What you need to know:
- Ruto risks rebellion in his own backyard as Kenya Kwanza leaders take the frontline in protests against government plans to import cheap GMO maize
Maize and politics have always gone hand-in-hand since the birth of Kenya as an independent nation.
Protests by politicians from grain-basket regions over the window opened by government for importation of duty-free maize, and the whiff of scandal as a shipload berthed at the port of Mombasa even before duty waivers had been formalised, reads like a story told several times over the past five decades.
Cabinet ministers responsible for agriculture or the dockets responsible for supplies and marketing have invariably been caught up in controversy or scandals around imports and distribution of maize and other commodities.
Indeed, the first major scandal ever recorded in independent Kenya happened in 1965, when the minister for Marketing and Cooperatives, a hero of struggle for freedom Paul Ngei, was suspended by President Mzee Jomo Kenyatta after being adversely mentioned in a national maize scandal.
A Commission of Inquiry, the first also after Independence in 1963, eventually cleared Ngei of direct wrongdoing, although it found that a business run by his wife had been allowed to buy maize directly from farmers, by-passing the then Maize Marketing Board.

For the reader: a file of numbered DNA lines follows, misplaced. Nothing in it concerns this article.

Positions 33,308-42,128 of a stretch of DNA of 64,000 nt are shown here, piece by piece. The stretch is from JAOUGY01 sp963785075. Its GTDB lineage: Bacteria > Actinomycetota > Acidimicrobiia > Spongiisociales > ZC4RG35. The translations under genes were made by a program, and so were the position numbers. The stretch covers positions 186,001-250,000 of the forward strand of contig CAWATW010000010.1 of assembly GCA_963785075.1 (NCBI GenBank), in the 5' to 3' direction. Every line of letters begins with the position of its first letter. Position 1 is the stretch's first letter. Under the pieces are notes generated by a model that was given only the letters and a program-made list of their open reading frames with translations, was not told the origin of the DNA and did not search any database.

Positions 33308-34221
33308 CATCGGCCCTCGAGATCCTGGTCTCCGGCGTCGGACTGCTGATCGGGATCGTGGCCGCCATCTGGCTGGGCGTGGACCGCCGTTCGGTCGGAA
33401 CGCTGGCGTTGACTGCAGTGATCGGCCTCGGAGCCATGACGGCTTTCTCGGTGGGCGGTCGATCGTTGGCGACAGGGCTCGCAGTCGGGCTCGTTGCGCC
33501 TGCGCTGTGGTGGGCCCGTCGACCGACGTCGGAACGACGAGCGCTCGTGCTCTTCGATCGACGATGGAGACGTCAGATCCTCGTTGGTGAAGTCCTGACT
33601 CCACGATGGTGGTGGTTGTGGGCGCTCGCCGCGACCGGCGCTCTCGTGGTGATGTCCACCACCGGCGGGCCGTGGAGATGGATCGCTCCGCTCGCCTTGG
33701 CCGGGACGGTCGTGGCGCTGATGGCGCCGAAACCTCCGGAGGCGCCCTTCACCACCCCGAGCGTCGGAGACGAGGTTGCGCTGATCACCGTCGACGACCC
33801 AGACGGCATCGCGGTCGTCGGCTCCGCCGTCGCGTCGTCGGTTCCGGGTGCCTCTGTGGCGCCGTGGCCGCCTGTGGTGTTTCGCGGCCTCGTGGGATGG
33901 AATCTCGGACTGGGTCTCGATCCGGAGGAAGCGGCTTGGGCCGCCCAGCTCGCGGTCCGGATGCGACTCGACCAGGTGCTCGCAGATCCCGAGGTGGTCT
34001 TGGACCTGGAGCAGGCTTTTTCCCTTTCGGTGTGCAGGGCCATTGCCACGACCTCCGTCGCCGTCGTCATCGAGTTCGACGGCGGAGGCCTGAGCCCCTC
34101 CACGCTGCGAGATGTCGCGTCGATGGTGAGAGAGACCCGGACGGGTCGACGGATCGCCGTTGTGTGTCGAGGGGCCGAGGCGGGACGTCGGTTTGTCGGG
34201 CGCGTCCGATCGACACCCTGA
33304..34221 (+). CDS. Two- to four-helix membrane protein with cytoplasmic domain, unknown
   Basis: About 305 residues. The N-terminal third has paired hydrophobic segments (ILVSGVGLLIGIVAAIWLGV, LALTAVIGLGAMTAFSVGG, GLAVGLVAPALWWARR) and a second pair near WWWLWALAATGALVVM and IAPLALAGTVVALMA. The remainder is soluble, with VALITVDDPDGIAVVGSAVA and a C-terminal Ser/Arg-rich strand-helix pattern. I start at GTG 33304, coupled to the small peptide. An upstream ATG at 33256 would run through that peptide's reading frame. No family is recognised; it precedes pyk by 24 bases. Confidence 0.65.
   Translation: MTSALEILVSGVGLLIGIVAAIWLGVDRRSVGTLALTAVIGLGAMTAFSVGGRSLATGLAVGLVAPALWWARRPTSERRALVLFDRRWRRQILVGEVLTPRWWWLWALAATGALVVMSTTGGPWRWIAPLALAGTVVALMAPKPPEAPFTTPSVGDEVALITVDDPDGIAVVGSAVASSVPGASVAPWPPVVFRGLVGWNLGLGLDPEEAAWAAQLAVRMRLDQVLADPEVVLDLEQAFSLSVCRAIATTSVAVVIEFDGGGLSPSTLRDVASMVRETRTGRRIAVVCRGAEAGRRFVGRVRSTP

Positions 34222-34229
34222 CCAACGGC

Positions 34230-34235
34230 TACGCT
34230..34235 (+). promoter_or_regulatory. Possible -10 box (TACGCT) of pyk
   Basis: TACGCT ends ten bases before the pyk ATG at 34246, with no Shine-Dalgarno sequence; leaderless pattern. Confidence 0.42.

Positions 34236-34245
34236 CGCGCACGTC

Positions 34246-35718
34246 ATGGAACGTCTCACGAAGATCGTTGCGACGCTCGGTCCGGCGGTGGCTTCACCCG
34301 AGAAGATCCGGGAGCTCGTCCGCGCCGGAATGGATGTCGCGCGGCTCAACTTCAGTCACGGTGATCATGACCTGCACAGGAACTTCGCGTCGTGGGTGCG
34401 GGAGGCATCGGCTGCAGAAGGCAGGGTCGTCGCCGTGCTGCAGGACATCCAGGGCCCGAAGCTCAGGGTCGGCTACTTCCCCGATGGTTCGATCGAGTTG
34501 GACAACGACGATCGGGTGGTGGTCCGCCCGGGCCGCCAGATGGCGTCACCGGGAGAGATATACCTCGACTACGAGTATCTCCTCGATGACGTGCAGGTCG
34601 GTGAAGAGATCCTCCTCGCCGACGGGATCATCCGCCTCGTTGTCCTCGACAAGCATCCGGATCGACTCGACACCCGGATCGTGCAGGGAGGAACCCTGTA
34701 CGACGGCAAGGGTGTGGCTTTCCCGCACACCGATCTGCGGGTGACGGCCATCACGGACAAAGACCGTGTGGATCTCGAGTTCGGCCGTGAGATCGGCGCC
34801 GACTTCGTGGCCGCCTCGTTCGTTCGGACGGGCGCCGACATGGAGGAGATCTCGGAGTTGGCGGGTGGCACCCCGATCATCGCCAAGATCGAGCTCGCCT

Fast forward to the Grand Coalition government in early 2010, when the Agriculture Minister, one William Ruto, was suspended by the Prime Minister, Raila Odinga, to pave way for investigations into a maize scandal touching on his docket.
The suspension was rescinded by President Mwai Kibaki, who nevertheless sacked Ruto a few months later following his indictment in a different scandal.
Odinga and Ruto had gone into the Grand Coalition as firm allies following the disputed 2007 presidential elections. They fell out soon afterwards over a number of issues, but it was the maize scandal that provided the PM an excuse to act.
The two have remained on opposite sides since, and once again it is maize that has given Odinga the opportunity to hit out at the present government.
Even without Raila’s prodding, however, politicians from Kenya’s maize-growing belt across the Rift Valley and western Kenya are up inarms following Trade and Investments Cabinet Secretary Moses Kuria’s announcement that duty-free maize, including GMOs, would be imported to bridge the supply gap caused by drought.
What is notable is that politicians, as well as farmers, are protesting across party lines, with the most strident voices coming from President Ruto’s northern Rift Valley political bedrock.
The brickbats are directed at Kuria and at this stage cannot be interpreted as a rebellion against Ruto or the government. The President will have noted, however, that a region that would otherwise be expected to owe him absolute fealty can rise in protest against unfavourable government policies.
The main grouses are that the government is allowing importation of cheap maize just as the maize-growing region is preparing for a bumper harvest. The upshot will be that local farmers will be unable to sell their maize as millers opt for imports, and traders, who seem to have had an inside track on the opening of an import window, make a killing.